Thursday, March 12, 2009

The Sunchaser (Michael Cimino, 1996; photographed by Doug Milsome)
The Greatest Civil War on Earth (Tian-lin Wang, 1961; photographed by Luying He)

Wednesday, March 4, 2009

Six Great American Films, 1978 - 1988

...All the Marbles (1981)
This was Robert Aldrich's last movie, and I like to believe that Aldrich died happy, knowing he'd made it. Along with Abel Ferrara's Cat Chaser, made, at the tail end of the decade, this is one of the last true examples of film noir. It's simultaneously shadowy and colorful, in every sense. But what do you expect from Joseph Biroc, who gave the world the image-monuments of Forty Guns and the careful delirium of Confessions of an Opium Eater? And you end up wondering the kind of movies Peter Falk would've been in if he was born 20 years earlier--him and Harry Dean Stanton. How many bits of 80-minute grit could they have cranked out in the post-war years?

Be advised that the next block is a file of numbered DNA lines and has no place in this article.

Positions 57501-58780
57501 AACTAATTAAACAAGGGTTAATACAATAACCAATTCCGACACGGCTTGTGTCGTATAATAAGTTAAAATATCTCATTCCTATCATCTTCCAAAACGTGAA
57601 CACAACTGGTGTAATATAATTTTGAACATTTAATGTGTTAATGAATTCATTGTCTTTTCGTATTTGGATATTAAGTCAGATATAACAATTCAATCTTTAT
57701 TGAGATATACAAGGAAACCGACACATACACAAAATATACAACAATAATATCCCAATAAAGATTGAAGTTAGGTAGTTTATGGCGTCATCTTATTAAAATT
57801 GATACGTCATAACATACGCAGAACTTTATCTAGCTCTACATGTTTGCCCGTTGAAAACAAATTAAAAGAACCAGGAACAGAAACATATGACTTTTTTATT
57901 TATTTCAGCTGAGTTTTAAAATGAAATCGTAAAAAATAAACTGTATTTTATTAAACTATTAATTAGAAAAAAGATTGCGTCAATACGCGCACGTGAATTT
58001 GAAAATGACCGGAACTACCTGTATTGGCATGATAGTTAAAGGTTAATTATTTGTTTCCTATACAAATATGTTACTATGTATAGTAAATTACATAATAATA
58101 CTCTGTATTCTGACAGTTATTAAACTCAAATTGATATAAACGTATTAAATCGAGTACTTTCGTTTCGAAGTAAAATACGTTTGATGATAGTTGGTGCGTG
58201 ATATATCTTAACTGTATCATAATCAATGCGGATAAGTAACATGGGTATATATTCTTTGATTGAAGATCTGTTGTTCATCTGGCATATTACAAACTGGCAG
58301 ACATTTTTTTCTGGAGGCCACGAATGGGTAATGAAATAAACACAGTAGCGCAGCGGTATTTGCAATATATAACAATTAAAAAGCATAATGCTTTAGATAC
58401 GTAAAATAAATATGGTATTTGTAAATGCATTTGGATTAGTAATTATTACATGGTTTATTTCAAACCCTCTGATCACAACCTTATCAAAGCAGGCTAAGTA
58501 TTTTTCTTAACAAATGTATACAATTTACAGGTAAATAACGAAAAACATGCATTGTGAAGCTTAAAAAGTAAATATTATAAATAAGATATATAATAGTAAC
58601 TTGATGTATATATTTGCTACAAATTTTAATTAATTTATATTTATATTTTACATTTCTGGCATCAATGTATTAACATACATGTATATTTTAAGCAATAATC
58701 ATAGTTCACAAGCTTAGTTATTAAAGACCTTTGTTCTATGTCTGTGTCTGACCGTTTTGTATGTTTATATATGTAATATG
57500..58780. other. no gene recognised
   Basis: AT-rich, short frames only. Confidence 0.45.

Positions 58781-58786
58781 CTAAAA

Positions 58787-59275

Big Wednesday (1978)
History, tugging like a hand on your sleeping shoulder. John Milius's best film, and one of the few epic films. The mise-en-scene is Vincente Minelli and John Ford arguing about a decade; you're never sure if the 1960s were a tragic romance or some great folly. Waves crash, punches are thrown, mistakes are made and lived through. Grandly sincere, or sincerely grand, this is Milius's attempt to make The Great American Movie. The attempt is a failure, but the result is a success regardless. That's the funny thing about movies: though the intentions behind them play a role, intentions aren't the final result. Yes, a film is a gesture, but it is more importantly a film. The writer only writes what he or she thinks up, while the moment you start running film through a camera, you let the world in. What language can't communicate, cinema wholeheartedly accepts, sometimes without us even noticing.

The Driver (1978)